A glioma is the most common type primary of brain tumour, it arises from the glial cells in the brain. Glial cells surround the nerve cells and help them to function. Gliomas can arise from three different types of glial cells and it is the type of cell as well as the genetic make up of the tumour which gives rise to the specific name for the tumour and helps consultants predict how that tumour will likely develop.
- This category includes astrocytomas, anaplastic astrocytoma and glioblastoma
- These tumours arise from a type of cell called astrocytes in both the brain and spinal cord
- These can be slow growing or aggressive fast growing tumours – they are graded depending on the level of aggressiveness
- Glioblastomas, or glioblastoma multiforme, are aggressive tumours which can occur at any age.
- This includes anaplastic ependymomas, myxopapillary ependymomas and subependymomas
- These arise from the ependymal cells in both the brain and spinal cord. These cells line the passages where the CSF flows.
- These are more common in young children
- This includes oligodendrogliomas, anaplastic oligodendrogliomas and anaplastic oligoastrocytomas
- These arise from the oligodendrocytes in the brain or spinal cord, these cells produce a protective layer around nerve cells called myelin sheath.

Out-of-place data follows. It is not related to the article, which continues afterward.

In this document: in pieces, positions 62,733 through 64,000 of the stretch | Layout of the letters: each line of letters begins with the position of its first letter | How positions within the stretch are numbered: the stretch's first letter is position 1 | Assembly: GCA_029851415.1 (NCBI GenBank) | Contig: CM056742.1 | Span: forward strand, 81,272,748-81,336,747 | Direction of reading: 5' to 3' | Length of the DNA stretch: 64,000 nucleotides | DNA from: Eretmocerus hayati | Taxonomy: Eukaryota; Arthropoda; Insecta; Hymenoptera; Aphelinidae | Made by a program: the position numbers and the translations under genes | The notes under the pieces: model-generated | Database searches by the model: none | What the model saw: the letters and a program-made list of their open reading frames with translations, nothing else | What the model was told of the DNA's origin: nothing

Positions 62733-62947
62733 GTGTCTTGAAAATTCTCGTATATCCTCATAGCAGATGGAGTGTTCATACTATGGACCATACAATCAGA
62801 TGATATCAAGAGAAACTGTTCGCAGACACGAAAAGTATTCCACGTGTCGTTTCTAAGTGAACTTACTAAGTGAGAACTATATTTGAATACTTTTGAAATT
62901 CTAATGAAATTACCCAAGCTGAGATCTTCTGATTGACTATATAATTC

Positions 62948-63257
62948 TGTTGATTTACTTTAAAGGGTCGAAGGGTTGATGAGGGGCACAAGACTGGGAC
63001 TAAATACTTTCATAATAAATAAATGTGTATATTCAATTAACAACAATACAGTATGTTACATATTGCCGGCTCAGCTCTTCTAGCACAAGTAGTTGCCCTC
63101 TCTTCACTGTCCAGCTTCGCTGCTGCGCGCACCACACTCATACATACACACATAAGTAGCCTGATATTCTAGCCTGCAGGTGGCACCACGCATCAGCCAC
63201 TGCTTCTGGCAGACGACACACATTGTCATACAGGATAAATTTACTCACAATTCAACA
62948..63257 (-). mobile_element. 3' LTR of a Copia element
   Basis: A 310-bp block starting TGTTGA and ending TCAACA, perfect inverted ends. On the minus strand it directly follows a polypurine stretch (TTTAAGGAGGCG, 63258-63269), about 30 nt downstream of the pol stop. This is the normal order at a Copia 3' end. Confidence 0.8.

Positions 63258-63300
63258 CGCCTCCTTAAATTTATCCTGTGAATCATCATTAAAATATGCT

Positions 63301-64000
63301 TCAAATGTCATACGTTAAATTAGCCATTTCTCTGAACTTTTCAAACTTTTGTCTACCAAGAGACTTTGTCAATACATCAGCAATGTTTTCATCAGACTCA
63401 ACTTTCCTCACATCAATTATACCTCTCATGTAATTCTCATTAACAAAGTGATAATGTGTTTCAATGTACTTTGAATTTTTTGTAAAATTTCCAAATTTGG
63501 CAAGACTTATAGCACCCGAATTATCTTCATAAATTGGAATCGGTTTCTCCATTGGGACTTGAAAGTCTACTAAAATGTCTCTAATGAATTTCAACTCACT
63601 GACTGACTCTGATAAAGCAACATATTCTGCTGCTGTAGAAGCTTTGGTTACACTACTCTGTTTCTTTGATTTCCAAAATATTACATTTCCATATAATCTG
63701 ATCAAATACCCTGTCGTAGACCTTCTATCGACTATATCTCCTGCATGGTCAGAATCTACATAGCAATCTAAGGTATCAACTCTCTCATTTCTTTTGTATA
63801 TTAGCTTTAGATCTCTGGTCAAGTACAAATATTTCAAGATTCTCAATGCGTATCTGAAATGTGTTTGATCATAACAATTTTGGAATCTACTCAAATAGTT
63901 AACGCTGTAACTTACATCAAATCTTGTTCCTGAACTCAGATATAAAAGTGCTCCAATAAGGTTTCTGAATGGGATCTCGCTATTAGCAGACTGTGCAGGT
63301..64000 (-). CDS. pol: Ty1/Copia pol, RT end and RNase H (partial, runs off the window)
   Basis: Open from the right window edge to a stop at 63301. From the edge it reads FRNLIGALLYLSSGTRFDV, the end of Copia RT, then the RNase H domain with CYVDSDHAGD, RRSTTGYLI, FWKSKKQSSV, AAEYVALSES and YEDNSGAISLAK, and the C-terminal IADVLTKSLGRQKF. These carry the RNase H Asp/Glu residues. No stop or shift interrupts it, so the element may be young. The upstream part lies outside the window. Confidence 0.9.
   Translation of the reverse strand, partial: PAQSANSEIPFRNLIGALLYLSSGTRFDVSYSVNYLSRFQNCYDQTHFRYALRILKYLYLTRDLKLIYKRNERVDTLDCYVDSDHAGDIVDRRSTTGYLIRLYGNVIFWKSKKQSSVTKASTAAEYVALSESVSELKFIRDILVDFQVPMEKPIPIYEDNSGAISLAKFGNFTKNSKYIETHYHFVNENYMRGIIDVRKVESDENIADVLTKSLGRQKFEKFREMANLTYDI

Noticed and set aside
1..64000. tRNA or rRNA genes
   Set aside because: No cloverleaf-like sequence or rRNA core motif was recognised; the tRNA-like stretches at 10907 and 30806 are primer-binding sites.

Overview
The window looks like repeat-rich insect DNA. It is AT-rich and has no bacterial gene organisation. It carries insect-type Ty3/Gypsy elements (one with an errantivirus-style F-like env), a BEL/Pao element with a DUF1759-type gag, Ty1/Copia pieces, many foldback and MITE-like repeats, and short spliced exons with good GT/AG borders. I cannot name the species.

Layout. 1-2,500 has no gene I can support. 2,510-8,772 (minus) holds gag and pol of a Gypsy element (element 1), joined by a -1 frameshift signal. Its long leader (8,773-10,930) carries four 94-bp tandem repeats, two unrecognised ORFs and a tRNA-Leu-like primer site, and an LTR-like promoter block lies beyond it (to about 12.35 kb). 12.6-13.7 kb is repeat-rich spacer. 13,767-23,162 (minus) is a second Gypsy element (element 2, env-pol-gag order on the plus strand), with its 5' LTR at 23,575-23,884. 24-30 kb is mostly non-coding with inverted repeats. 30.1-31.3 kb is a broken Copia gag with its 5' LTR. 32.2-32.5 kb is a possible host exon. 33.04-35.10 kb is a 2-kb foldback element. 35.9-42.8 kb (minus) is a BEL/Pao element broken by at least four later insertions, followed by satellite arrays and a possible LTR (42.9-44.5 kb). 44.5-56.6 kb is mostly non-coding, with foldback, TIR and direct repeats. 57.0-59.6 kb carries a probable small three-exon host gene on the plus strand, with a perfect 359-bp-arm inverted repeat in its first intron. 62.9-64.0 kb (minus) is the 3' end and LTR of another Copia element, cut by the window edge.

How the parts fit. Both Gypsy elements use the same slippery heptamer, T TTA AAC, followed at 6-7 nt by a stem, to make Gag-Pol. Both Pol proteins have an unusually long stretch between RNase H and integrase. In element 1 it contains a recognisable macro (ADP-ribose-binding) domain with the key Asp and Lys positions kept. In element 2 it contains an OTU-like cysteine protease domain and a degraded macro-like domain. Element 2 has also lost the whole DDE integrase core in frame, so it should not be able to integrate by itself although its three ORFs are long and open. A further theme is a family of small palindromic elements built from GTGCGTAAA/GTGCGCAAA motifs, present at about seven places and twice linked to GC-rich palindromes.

- These tumours are more common in adults
Gliomas can affect the brain in many ways depending on the size, location, growth rate and type of tumour and so they can give rise to a variety of symptoms including:
- Personality change
- Balance problems
- Memory loss
- Vision changes
- Speech difficulty
- Urinary incontinence
Unfortunately, the precise cause of a glioma is unknown but there are some risk factors to consider:
- Age – although they can occur at any age, gliomas are most commonly seen between 45 and 65
- Family history – it is rare for gliomas to run in the family but having a family history of these tumours can increase the chance of one developing
Diagnosis of a glioma is via an MRI scan.
What are the treatment options?
Treatment depends on the location, size, type and growth rate of the tumour as well as the patient’s overall health and age. Treatment may include a combination of surgery to remove the tumour, or as much as possible, as well as drugs or radiosurgery to reduce the tumour size and target tumour cells.
Surgical options need to be discussed with your surgeon and not everyone is suitable for every options, but these include:
- Awake craniotomy
- IORT – intraoperative radiotherapy
- Laser Interstitial Thermal Therapy
- Robotic Assisted Brain Tumour Surgery
- Minimally invasive technique: Neuroendoscopy
- Gamma Knife
This article is intended to inform and give insight but not treat, diagnose or replace the advice of a doctor. Always seek medical advice with any questions regarding a medical condition.
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